Full TGIF Record # 72164
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Web URL(s):http://archive.lib.msu.edu/tic/ressuml/179.pdf
    Last checked: 01/20/2017
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Publication Type:
Author(s):Branham, Bruce
Author Affiliation:University of Illinois
Title:Gaseous losses and long-term fate of nitrogen applied to Kentucky bluegrass turf
Section:Environmental impact of golf
Other records with the "Environmental impact of golf" Section
Source:2000 Turfgrass and Environmental Research Summary [USGA]. 2000, p. 62.
Publishing Information:Far Hills, NJ: United States Golf Association
# of Pages:1
Full Report URL:http://turf.lib.msu.edu/rprl/640.pdf
    Last checked: 9/2001
    Requires: Adobe Acrobat
    Notes: This is the entire full report!
Keywords:TIC Keywords: Volatility; Nitrogen fate; Application methods; Nitrogen; Poa pratensis; Denitrification; Water soluble fertilizers; Application timing; Leaching; Golf courses
Abstract/Contents:Presents a study to "determine the quantity and form of gaseous nitrogen losses from turf," and to "develop long-term (20+ years) field plots examining the fate of nitrogen applied to a mature turf." Reports that "denitrification appears to be a significant loss mechanism in turf because even though the loss rates are generally small, losses occur frequently throughout the growing season. Denitrification losses accounted for 5-15% of applied LFN [labeled fertilizer nitrogen]." This five-year study began in 1998.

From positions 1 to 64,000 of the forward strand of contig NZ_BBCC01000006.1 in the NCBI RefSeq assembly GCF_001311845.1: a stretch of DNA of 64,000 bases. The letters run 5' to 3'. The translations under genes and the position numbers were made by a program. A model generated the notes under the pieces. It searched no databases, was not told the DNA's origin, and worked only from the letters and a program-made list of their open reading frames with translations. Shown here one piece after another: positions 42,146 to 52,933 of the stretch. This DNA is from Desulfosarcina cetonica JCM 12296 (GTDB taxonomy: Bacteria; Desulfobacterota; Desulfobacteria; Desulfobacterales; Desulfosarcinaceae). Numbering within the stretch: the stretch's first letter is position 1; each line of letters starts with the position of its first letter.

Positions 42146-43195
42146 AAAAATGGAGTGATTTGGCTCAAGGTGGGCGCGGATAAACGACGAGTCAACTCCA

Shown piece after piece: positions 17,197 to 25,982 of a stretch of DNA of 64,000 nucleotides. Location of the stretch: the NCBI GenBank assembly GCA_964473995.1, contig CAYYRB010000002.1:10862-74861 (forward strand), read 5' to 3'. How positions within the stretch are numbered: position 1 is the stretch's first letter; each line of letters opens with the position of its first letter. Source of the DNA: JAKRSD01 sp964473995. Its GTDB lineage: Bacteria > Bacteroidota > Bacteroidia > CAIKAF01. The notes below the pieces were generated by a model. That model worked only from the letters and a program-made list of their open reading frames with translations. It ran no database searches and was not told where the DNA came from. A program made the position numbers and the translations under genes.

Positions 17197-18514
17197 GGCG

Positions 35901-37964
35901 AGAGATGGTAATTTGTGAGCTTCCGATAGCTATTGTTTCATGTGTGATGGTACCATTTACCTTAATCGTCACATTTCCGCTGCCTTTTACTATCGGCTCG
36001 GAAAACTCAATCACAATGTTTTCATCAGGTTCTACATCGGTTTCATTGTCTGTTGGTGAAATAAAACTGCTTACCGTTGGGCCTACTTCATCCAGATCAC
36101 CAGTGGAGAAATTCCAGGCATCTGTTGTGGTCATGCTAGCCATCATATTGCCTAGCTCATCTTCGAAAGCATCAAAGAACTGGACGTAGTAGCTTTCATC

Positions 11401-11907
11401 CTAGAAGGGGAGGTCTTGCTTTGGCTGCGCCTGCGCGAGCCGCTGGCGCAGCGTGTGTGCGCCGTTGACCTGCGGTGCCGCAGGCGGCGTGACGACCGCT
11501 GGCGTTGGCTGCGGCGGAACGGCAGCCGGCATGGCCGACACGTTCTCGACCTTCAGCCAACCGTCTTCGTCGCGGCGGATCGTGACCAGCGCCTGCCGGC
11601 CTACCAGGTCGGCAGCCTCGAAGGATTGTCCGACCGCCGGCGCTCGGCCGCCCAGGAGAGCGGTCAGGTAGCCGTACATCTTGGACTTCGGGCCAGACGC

See Also:See also related manuscript, Gaseous Losses and Long-Term Fate of Nitrogen Applied to Kentucky Bluegrass Turf, 2000, R=215283. R=215283
See Also:Other Reports from this USGA research project: 1998-45-153
Note:Pictures, color
USGA Summary Points:Denitrification accounted for 5-15% of the applied labeled fertilizer nitrogen. This amount is higher than previously reported. Denitrification occurs routinely after rainfall or irrigation events and in large quantities following soluble nitrogen fertilizer applications. Two pounds of N/1000 ft2/yr showed low levels of nitrate leaching (usually between 1-3 mg/L), but this value is higher than previously reported. While turf is a good system, unecessary high levels of N fertilization can cause unacceptable levels of nitrate leaching.
ASA/CSSA/SSSA Citation (Crop Science-Like - may be incomplete):
Branham, B. 2000. Gaseous losses and long-term fate of nitrogen applied to Kentucky bluegrass turf. Turfgrass Environ Res. Summ. p. 62.
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    Last checked: 9/2001
    Requires: Adobe Acrobat
    Notes: This is the entire full report!
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MSU catalog number: SB 433 .A1 A6
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